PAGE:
Yesterday I wrote the pitch for my folk tale rewrite, The Goldenhorn.
Today I must expand it into a three sentence paragraph, which would be the shortest plot form. The three sentences stand for the beginning, middle, and end of your story.
I fear the task is as difficult as writing a pitch.
The beginning, middle, and end are a bit vague terms, don’t you think? They need more definition. What do they actually stand for in a novel?
One of the books that explain this is Write your Novel from the Middle, by James Scott Bell. It’s not really the same as other explain it but I don’t have time to get distracted by writing about it. I need to write my own three paragraphs. Just a quick cheat-sheet reminder here.
This is the part of a story where you introduce your main character(s), and show how they are forced to act. If your protagonist is not making a change in their way, you don’t have a story. They must come to an obstacle, a complication, which is the reason their life must take a different course, or else… By James Scott Bell, this is “the door of no return”.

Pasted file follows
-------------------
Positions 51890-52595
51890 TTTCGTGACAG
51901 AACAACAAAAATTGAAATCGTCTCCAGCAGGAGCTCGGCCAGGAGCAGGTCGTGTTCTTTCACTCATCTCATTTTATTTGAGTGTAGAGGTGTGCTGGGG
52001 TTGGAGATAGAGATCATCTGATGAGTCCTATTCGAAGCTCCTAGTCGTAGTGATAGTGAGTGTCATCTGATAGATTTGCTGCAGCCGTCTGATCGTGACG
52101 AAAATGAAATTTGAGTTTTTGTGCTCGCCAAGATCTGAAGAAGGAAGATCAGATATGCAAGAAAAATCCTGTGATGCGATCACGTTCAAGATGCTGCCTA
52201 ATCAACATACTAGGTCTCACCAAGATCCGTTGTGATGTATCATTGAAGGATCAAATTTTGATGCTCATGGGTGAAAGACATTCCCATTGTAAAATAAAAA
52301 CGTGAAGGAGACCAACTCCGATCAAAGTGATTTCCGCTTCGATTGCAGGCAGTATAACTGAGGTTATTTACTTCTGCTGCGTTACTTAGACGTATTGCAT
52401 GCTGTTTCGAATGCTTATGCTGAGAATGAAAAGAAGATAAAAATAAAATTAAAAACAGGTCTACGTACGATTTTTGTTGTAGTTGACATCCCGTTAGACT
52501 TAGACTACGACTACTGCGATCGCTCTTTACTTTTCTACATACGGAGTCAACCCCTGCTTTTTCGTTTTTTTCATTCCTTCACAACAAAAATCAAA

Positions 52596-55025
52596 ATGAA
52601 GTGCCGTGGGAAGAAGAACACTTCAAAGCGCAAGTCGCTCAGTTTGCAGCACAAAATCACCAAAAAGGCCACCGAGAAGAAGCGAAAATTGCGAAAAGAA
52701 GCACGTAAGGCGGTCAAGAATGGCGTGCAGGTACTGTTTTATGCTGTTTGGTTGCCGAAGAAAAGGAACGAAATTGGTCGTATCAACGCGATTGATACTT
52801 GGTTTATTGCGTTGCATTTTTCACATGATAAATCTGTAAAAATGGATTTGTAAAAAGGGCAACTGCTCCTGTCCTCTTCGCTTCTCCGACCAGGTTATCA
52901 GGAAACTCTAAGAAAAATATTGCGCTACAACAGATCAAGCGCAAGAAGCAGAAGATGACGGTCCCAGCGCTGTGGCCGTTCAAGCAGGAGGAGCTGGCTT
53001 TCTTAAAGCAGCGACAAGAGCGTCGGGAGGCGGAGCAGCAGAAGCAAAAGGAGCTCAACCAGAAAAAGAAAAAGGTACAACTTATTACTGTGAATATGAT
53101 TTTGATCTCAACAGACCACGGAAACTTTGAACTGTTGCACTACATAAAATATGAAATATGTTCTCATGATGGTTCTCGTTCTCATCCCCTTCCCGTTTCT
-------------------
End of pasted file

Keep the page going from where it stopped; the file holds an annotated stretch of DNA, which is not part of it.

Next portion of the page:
The meat of your story. By James Scott Bell, this is the part where your protagonist “looks in the mirror”. This is the part where it’s revealed what the story is really about.
The part of the protagonist’s fate. After the trials and tribulations they come to “the second point of no return”. It’s the sealing of their fate.
And now my own.
A huntsman lives in peace with the White fairies and their white, golden-horned goat buck in the Bogatin mountain. He is persuaded to bring his vain girl the fairies’s fortunes even though it means killing the untouchable Goldenhorn. He manages to shoot the Goldenhorn which survives and throws the huntsman in an abyss.